This picture book tells the fictional story of Moses Feldman and Mohammed Hassan. They live at opposite ends of Flatbush Avenue in Brooklyn, New York.
One day when their mothers were shopping at the same grocery store, Moses, called Moe, met Mohammed, called Mo. The store owner thought the boys looked so much alike they might be twins, or at least cousins. They also behaved similarly (much to the consternation of their watchful mothers).
Weeks later, each family was preparing for the holidays – the Feldmans for Rosh Hashanah and the Hassans for Ramadan, and each mother took her son to the same park to give the antsy boys a chance to dispel some of their energy. (The author explains in a note that Rosh Hashanah and Ramadan occur at the same time roughly every thirty years.) Moe and Mo were happy to see each other, and immediately ran off to play together, with the mothers becoming frantic over their missing sons. When the mothers found them, they hugged one another, and all agreed to meet again.
The book concludes with the two families feasting together in the park. An explanation of both the Jewish holiday of Rosh Hashanah and the Muslim holiday of Ramadan follows in an Afterword, as well as recipes for sweet treats common to each holiday.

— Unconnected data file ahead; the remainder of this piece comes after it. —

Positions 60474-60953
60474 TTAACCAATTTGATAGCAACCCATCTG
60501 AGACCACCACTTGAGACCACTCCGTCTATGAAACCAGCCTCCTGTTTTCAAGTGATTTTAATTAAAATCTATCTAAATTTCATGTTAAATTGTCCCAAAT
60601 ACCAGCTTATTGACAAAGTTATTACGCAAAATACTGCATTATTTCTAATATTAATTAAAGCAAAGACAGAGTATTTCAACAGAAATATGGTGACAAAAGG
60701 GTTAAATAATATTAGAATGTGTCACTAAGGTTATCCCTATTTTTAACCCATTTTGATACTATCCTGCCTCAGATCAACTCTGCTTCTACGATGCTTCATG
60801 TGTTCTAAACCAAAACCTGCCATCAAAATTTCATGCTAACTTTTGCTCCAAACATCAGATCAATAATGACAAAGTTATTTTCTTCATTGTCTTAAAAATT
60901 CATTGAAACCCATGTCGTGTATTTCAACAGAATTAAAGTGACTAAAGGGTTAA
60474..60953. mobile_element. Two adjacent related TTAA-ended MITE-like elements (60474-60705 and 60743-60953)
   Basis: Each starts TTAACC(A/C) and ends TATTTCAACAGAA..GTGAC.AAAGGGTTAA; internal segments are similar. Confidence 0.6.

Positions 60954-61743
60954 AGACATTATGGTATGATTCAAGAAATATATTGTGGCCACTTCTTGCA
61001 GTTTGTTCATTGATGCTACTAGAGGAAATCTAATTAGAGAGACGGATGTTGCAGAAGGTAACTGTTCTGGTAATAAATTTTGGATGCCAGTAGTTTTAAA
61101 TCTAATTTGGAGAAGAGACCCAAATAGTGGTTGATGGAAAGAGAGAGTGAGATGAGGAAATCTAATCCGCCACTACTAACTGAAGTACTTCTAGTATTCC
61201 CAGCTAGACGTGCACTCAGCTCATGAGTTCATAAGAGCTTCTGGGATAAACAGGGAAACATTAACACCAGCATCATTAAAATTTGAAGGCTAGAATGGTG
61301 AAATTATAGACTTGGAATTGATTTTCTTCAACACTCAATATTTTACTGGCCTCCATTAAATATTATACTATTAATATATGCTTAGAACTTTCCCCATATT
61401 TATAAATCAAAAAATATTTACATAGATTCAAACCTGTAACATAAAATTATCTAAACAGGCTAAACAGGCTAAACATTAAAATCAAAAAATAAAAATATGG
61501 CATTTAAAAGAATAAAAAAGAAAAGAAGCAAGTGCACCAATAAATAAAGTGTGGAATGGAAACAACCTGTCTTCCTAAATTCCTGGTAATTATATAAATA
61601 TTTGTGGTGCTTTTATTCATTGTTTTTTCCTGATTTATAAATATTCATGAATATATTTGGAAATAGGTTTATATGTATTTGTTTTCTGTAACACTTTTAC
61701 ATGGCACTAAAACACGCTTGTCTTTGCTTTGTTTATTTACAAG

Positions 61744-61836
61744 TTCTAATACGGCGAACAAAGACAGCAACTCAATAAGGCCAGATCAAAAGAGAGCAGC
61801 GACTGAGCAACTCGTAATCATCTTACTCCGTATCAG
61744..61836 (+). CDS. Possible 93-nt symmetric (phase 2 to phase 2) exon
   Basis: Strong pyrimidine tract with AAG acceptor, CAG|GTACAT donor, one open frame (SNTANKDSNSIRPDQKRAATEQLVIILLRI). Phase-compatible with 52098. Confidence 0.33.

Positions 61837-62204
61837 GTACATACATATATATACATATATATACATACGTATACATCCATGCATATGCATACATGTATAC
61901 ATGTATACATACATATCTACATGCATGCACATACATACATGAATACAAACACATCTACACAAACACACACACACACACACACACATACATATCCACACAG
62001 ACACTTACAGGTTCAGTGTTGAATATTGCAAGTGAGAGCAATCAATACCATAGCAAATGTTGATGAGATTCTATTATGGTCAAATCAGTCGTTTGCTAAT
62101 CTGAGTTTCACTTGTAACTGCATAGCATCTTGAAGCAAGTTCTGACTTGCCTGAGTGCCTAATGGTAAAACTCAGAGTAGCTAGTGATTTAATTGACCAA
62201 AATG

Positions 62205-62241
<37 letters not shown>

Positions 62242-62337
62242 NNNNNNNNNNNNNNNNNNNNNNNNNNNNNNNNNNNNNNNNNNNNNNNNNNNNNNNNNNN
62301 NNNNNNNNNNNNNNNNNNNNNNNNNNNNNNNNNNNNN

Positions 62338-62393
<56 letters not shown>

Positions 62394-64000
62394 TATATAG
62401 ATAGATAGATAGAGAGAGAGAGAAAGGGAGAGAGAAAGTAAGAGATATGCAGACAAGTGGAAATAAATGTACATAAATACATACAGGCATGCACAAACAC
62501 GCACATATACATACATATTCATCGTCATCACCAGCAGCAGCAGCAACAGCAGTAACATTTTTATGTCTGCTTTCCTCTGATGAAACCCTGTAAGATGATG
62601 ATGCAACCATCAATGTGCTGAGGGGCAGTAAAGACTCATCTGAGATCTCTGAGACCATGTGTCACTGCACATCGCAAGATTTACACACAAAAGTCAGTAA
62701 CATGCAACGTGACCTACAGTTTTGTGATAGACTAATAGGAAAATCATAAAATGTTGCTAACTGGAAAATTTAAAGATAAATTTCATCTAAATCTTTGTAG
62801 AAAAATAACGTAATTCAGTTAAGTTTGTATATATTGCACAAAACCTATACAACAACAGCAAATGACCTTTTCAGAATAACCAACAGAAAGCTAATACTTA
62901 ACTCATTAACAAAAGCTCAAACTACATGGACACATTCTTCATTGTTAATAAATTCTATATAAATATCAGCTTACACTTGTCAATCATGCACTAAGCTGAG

The illustrator, Mehrdokht Amini, uses collage and a rich, vivid palette that shows Brooklyn as a colorful and lively place. Realistic touches reflect the celebration of and respect for both the differences and commonalities among cultures.
Evaluation: This lovely book might be seen as an expression of the Jewish saying, “From your lips to God’s ears.” One can only hope there are real stories like this about the fundamental sameness of all human beings to counter all the polarization and hate in the world. I was reminded of the movie “Notting Hill,” when Julia Roberts, playing the Oscar-winning actress Anna Scott, tells “commoner” Hugh Grant, “I’m just a girl, standing in front of a boy, asking him to love her.” Moe and Mo are just two young kids, who like each other and want to play with each other. A great message for readers aged 3 and up.
Published by Charlesbridge, 2018